Dead Man Walking in Tel Aviv

Dead man singing

Review: The current Israel Opera production, Dead Man Walking, is a rare cultural phenomenon - a contemporary American production based on a powerful movie about the spiritual adviser of a convicted murderer on death row

Buzzy Gordon |
Published: 01.14.20 , 13:35
The second production of the current season of the Israel Opera was likely the most modern opera ever to have been performed here: its world debut took place in the United States this century, in 2000, after it had been commissioned by the San Francisco Opera.
The opera is based on the book and Oscar award-winning movie of the same name by Sister Helen Prejean, whose true-life experience as the spiritual adviser of a convicted murderer on death row is now depicted in the contemporary opera by Jake Heggie, who wrote this work when he was only 39 years old.
Dead Man Walking in Tel Aviv Dead Man Walking in Tel Aviv
Dead Man Walking in Tel Aviv
(Photo: Yossi Zwecker)
The current production is actually a co-production with the Atlanta Opera, so not surprisingly, most of the talent is American. Most notable are conductor Patrick Summers (who is also artistic director of the Houston Grand Opera), baritone Michael Mayes in the lead role of prisoner Joseph de Rocher and mezzo soprano Maria Lifchak in the role of Joseph’s mother. All are making their Israel debuts.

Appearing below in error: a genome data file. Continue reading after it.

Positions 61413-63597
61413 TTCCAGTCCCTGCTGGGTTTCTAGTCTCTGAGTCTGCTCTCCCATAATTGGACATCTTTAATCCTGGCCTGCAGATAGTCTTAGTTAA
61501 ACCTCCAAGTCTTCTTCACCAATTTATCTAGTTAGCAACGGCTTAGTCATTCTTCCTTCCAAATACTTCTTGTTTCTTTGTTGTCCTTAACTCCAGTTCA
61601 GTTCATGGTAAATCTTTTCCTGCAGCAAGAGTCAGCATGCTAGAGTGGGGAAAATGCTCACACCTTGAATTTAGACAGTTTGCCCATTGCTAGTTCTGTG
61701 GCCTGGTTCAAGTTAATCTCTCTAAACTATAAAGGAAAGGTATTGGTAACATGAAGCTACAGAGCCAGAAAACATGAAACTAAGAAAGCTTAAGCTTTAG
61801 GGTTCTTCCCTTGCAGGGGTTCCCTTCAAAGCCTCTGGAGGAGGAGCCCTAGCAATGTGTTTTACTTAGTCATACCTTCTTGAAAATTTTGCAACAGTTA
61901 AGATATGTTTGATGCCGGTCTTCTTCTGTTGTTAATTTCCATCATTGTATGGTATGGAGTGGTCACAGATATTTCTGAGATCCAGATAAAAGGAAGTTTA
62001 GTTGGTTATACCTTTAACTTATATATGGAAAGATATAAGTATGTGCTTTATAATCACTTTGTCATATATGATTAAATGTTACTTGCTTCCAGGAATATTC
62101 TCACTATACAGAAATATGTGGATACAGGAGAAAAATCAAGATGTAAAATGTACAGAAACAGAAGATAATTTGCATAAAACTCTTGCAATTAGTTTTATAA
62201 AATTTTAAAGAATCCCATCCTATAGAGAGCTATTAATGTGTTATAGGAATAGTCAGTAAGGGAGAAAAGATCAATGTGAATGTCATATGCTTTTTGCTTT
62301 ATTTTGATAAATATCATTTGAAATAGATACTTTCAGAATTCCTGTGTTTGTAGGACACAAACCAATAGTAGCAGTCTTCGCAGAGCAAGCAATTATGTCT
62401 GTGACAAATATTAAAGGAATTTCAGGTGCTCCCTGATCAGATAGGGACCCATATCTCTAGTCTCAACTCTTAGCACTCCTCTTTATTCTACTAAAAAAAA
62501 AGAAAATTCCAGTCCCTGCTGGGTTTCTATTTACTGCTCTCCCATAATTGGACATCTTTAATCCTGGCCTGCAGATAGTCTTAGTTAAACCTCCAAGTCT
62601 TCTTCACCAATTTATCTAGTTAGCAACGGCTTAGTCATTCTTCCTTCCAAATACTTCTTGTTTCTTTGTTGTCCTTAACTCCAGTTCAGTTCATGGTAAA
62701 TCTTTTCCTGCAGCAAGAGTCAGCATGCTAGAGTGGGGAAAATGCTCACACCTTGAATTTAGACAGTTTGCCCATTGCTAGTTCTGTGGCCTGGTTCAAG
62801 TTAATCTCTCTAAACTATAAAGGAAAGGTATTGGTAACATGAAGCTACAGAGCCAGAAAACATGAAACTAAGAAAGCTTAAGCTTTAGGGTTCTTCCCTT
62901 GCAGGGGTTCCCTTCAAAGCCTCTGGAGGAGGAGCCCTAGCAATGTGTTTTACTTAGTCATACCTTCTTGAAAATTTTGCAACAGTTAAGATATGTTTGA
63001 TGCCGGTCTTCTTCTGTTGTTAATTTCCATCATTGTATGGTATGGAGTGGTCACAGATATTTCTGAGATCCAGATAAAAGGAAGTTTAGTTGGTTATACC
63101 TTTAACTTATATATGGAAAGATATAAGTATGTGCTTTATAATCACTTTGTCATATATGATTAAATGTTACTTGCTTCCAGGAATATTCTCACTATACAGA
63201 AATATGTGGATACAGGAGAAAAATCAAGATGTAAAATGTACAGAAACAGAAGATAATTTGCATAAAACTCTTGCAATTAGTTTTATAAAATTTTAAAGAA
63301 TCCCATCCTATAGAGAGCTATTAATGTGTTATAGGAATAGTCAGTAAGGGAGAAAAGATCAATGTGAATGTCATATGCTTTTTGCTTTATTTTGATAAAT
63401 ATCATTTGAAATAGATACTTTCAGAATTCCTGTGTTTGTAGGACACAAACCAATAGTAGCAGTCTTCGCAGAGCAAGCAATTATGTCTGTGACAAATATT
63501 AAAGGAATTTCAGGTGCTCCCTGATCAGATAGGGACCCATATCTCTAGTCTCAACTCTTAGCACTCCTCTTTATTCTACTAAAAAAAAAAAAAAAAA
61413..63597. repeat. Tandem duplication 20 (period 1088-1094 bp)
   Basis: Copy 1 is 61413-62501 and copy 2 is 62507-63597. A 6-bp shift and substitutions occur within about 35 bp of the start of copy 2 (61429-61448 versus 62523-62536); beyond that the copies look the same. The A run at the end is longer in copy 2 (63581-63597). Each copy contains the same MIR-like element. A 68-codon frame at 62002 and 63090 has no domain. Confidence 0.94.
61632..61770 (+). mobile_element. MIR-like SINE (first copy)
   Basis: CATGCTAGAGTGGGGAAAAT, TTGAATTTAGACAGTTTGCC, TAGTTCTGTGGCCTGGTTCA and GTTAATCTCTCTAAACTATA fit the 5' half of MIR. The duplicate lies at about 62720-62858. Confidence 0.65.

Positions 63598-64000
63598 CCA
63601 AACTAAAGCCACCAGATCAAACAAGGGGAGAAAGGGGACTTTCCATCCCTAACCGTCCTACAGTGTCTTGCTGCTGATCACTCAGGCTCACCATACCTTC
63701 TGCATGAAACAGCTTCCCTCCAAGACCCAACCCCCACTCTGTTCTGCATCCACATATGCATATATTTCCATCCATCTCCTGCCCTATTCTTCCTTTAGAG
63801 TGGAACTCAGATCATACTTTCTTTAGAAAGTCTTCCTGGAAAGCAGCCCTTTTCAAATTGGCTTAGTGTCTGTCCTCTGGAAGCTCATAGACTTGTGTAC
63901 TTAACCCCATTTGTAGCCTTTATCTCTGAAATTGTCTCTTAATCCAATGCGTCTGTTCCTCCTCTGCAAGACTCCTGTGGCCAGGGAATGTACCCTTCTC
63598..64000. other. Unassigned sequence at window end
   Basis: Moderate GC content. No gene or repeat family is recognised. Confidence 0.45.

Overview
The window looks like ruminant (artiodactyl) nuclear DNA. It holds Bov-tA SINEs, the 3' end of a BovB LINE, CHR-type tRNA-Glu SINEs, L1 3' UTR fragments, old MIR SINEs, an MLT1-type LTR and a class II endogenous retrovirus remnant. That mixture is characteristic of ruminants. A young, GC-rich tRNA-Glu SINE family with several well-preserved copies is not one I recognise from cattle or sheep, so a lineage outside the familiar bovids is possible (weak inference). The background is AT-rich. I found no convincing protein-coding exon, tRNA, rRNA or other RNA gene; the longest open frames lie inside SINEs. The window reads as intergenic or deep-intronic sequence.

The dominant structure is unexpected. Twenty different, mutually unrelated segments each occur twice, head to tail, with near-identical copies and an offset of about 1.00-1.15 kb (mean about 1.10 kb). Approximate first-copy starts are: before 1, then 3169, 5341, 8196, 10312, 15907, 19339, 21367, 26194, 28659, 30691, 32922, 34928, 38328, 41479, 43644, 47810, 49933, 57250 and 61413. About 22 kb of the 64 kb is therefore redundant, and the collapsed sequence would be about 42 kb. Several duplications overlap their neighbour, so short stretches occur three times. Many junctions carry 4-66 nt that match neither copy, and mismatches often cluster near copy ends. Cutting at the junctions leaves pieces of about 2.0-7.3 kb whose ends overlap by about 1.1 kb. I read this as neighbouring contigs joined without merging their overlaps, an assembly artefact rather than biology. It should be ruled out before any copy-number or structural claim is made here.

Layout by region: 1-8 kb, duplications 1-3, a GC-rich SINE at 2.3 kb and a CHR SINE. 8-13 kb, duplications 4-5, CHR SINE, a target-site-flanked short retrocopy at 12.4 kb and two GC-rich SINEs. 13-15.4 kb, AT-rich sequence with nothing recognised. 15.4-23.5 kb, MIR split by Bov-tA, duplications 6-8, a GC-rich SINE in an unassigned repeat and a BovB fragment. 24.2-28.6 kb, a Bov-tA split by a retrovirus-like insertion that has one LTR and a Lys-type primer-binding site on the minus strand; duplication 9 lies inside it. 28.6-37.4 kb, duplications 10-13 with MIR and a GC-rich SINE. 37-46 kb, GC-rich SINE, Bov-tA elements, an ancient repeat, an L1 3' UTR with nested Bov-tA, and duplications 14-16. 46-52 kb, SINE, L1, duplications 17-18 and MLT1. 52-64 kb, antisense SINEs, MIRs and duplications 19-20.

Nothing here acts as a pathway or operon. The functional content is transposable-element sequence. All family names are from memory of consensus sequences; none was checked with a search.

Virtually all of the other roles were sung by Israelis, including soprano Maya Lahyani in the demanding lead of Sister Helen. Interestingly, Tomer Zvulun, the artistic director at Atlanta Opera and director of this production, is actually also Israeli.
The best performances were turned in by Mayes and Lifchak, as well as baritone Oded Reich in the role of Owen Hart (the father of one of the young murder victims) and bass baritone Vladimir Braun in the role of prison warden George Benton.
Both Reich and Braun have performed numerous times with the Israel Opera.
Dead Man Walking in Tel Aviv Dead Man Walking in Tel Aviv
Dead Man Walking in Tel Aviv
(Photo: Yossi Zwecker)
The orchestra as well was familiar: the opera’s own Israel Symphony Orchestra Rishon Lezion. The usual chorus was all male this time, reflecting the prison population; there was one scene - one of the rare pleasant ones - featuring singing children.
That scene - one of only two in three hours not set within the depressing confines of the penitentiary - was also one of the few in which the music was lyrical.
Dead Man Walking in Tel Aviv Dead Man Walking in Tel Aviv
Dead Man Walking in Tel Aviv
(Photo: Yossi Zwecker)
For the most part, the dialogue (or monologue) is purely conversational, in relentless recitative mode that constantly threatens to send the production over the edge into tedium. It is yanked back only once or twice, by dramatic outbursts on the part of the prisoner or his victims.
While it is a rare treat to hear an opera sung in English, this current run was remarkably short - just over one week. For this reason, all the roles were sung by the same artists every night, not alternating every other performance, as is the norm.

First published: 13:35 , 01.14.20
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